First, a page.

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tenant of land in the county, or the spouse of an owner or tenant; and - not prohibited from voting under any other act or disqualified from holding municipal office. Interested nominees are requested to submit an expression of interest by 2pm on March 9, along with a completed consent of nominee form and a declaration of qualification, through the County of Wellington clerk’s office. Certified registered nominees will be interviewed by the warden’s advisory committee. For further information or to complete a consent of nominee form and a declaration of qualification, contact county clerk Donna Bryce, County of Wellington, 74 Woolwich Street, Guelph, 519-837-2600 ext. 2520 or email firstname.lastname@example.org.
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March Break (4 Days): March 12 to 15, 9am-2:30pm 4 Saturday’s: April 21, 28, May 5 & 12, 9am-2:30pm Councillor Michael Martin, left, and Mayor Neil Driscoll at the OGRA conference. “[Mapleton] has committed to keeping the lines of communication open and will continue to follow up with both levels of government to explore future grant possibilities.”
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MARCH 8, 2018 | THE COMMUNITY NEWS | 5
MAPLETON MUSINGS Column courtesy of Mapleton Historical Society
o These tw hs p a r g al photo n Historic to le p a M e a th f o in e rt y cam are pa ction. The e the ll t o u c o b ty a ie s Soc record d n a s to . o h r Farmers group of p ugh Junio Maryboro er photos, se and oth e th m ro of fun! F ey had lots s it seems th w o ese fell One of th ay party d th 90th bir a d a r h y tl recen ed membe r is a valu e th o ! n a ty d ie c an torical So of the His
LEFT: Maryborough Junior Farmers. From left, back, Marg Elliott, Cliff English, Grant Schieck, Cliff Campbell and Lyle Medill; front, Pat Dalton (drama coach - kneeling), Keith Dickson and Ardie (Medill) Johnston. RIGHT: Maryborough Junior Farmers win drama festival with The Valiant - 1954. From left, Grant Schieck, Maxine Hill, Neil Noecker, Clifford English, Ken Hill and Lyle Medill. We were very happy to receive this donation as it saves some of the local history of the area. We are always looking to save records like this before they get thrown out. Many small groups have records stored in someone’s
home and we hope you will consider donating them to us for future safety. Whether your group is for children or adults, has a long or short history, is still active or has been defunct for quite a while, its history is still worth saving. Please call our archivist
Marilyn Cherry at 698-2696 or our president Floyd Schieck at 638-3169 if your group would like to donate some records and/or photographs for us to keep. We can also scan photographs that you would prefer to keep. Original photographs given to us are sent to the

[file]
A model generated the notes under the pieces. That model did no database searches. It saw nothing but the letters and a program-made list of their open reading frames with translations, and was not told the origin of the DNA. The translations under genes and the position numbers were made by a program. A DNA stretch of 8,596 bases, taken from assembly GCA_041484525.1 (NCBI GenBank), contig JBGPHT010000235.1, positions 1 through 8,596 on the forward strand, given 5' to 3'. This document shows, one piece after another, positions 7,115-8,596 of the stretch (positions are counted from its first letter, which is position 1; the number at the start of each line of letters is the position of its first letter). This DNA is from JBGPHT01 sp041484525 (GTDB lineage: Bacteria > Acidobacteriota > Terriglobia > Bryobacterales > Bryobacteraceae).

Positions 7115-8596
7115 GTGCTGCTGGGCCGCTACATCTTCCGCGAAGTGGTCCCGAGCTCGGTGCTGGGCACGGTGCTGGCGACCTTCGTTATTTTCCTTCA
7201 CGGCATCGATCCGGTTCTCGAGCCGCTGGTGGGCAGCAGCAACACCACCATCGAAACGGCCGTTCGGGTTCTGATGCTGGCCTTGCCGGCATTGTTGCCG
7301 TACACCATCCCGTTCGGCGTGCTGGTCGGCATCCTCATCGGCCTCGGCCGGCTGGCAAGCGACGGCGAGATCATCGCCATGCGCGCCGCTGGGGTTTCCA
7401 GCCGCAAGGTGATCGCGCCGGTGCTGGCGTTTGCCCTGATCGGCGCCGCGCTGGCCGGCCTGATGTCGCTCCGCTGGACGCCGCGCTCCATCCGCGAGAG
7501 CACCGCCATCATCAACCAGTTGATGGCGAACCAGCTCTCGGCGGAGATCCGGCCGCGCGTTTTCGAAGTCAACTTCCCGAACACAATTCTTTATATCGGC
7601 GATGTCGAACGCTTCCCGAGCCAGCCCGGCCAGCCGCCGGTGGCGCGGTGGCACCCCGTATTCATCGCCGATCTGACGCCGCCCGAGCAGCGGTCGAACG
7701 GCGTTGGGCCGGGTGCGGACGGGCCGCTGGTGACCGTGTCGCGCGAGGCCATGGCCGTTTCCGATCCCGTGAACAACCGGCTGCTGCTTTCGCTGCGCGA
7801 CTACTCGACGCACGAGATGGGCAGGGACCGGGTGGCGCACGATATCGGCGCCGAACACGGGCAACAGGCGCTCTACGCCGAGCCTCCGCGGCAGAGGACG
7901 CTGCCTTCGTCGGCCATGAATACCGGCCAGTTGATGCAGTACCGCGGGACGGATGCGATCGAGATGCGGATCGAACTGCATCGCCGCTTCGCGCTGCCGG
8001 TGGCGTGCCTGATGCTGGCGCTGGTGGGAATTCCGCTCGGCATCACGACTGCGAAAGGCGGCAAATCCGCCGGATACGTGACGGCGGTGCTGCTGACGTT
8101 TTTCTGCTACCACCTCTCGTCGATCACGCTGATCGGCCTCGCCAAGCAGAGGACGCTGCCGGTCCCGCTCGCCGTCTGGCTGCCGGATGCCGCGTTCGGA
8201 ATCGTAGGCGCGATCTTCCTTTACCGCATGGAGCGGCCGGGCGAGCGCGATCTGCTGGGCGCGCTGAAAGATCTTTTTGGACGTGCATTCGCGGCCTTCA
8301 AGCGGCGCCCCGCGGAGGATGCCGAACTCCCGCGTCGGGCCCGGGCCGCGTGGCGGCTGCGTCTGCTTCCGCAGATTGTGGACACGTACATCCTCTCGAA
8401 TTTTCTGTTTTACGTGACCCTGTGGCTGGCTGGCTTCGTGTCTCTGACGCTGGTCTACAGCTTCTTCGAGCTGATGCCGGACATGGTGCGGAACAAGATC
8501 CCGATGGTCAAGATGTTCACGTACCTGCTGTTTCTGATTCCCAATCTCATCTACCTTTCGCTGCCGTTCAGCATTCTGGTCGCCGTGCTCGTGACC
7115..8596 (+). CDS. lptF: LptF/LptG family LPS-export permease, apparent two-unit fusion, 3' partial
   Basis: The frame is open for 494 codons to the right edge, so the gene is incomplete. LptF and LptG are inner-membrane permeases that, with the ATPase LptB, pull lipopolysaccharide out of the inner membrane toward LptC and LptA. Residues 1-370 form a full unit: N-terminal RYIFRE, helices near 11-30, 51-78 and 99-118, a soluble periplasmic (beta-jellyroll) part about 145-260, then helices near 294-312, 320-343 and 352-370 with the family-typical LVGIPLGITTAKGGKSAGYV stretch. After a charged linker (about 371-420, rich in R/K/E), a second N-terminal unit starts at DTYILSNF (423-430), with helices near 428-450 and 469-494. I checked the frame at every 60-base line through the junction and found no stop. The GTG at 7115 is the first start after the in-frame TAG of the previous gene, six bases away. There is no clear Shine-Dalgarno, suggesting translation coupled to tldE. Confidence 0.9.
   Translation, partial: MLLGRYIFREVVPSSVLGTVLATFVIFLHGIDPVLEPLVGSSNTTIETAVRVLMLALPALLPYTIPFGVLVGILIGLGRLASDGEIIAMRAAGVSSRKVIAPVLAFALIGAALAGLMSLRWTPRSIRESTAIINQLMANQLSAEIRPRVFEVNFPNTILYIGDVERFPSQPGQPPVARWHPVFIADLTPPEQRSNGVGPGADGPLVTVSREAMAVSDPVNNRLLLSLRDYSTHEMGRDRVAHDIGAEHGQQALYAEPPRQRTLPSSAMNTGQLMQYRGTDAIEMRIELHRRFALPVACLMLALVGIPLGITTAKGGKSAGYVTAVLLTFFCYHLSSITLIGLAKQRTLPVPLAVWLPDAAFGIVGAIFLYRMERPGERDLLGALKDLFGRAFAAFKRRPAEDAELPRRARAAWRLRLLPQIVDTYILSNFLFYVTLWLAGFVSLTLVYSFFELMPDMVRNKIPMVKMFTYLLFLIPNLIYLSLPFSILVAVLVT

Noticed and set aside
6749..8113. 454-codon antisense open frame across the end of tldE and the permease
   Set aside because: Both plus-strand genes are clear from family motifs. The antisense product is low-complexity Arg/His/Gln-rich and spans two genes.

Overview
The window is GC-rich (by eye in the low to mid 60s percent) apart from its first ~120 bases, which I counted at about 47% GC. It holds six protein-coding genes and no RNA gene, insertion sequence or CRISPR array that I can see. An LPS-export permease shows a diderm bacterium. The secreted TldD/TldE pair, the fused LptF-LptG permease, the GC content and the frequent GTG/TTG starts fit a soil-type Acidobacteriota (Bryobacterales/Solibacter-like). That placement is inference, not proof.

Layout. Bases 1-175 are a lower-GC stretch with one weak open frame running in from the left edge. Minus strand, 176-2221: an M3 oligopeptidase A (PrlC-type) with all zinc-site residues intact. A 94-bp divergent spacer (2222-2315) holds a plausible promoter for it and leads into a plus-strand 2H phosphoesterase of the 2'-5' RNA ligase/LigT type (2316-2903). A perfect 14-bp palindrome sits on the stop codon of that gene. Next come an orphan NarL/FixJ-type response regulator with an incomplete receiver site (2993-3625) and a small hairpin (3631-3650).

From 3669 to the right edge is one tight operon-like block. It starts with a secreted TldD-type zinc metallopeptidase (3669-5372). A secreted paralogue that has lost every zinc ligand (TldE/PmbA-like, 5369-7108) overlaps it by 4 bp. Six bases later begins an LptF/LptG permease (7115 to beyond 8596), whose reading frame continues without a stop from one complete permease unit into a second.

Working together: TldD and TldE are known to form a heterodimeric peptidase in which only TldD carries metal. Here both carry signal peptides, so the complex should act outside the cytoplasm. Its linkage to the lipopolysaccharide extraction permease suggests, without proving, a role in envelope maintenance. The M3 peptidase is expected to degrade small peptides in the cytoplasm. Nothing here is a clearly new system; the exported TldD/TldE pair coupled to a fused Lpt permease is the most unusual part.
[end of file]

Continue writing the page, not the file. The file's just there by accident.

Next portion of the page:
Wellington County Archives for proper storage but we retain a copy for our use. It would help if people and places in photographs were as labelled as possible. Thank you! Submitted by Debbie Oxby of the Mapleton Historical Society
School board seeks nominations for 2018 Everyday Hero Awards GUELPH - Is there someone in your school community who goes above and beyond to make the Upper Grand District School Board an exceptional place to work and learn? Nominations are now open for the 2018 Everyday Hero Awards. Tireless school volunteers, dedicated teachers, school and board staff, bus drivers who dedicate their time for kids, crossing guards who save lives – anyone who goes that extra mile is being sought by the board for honour as an Everyday Hero. Candidates can be an employee, volunteer, individual, or community group active in schools – anyone who has a relationship with the system across Dufferin and Wellington Counties and the City of Guelph. Nominations come from peers, students, parents and other system partners. Past recipients include an employee who worked tirelessly to ensure technology
programs are available to all students, an inspiring teacher who drove a massive collaborative fundraising drive,
and staff and community members who quite literally saved lives in local communities.
Nominations are open until April 13. The awards ceremony is set for May 29 at the E.L. Fox Auditorium
(John F. Ross CVI), 21 Meyer Drive, in Guelph, beginning at 7pm. A reception will follow the awards.
Elegant Fabrics Semi Annual
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FABRIC SALES EVENT WE WILL BE DISPLAYING OUR SPRING/SUMMER PRINTS SELECTION AT:
Hawkesville Comm. Centre 3521 Broadway Street, Hawkesville Monday, March 12 9am-8pm (ONE DAY ONLY)
Drayton Community Centre Drayton Arena Complex Tues. Mar. 13 - 1pm-8pm Wed. Mar. 14 - 9am-5pm Thu. Mar. 15 - 9am-5pm
T OUR HOT DELI CHECK OU
AFTER THESE EVENTS THE FABRIC WILL BE TAKEN TO WESTERN CANADA FOR OUR SPRING SALES TOUR.
ELEGANT FABRICS STORE WILL RE-OPEN ON MAY 1ST AT 6782 THIRD LINE WEST RR#1 ELORA N0B 1S0 with our regular hours Tuesdays and Wednesdays 10am-5pm. We also are open by appointment on any other week days.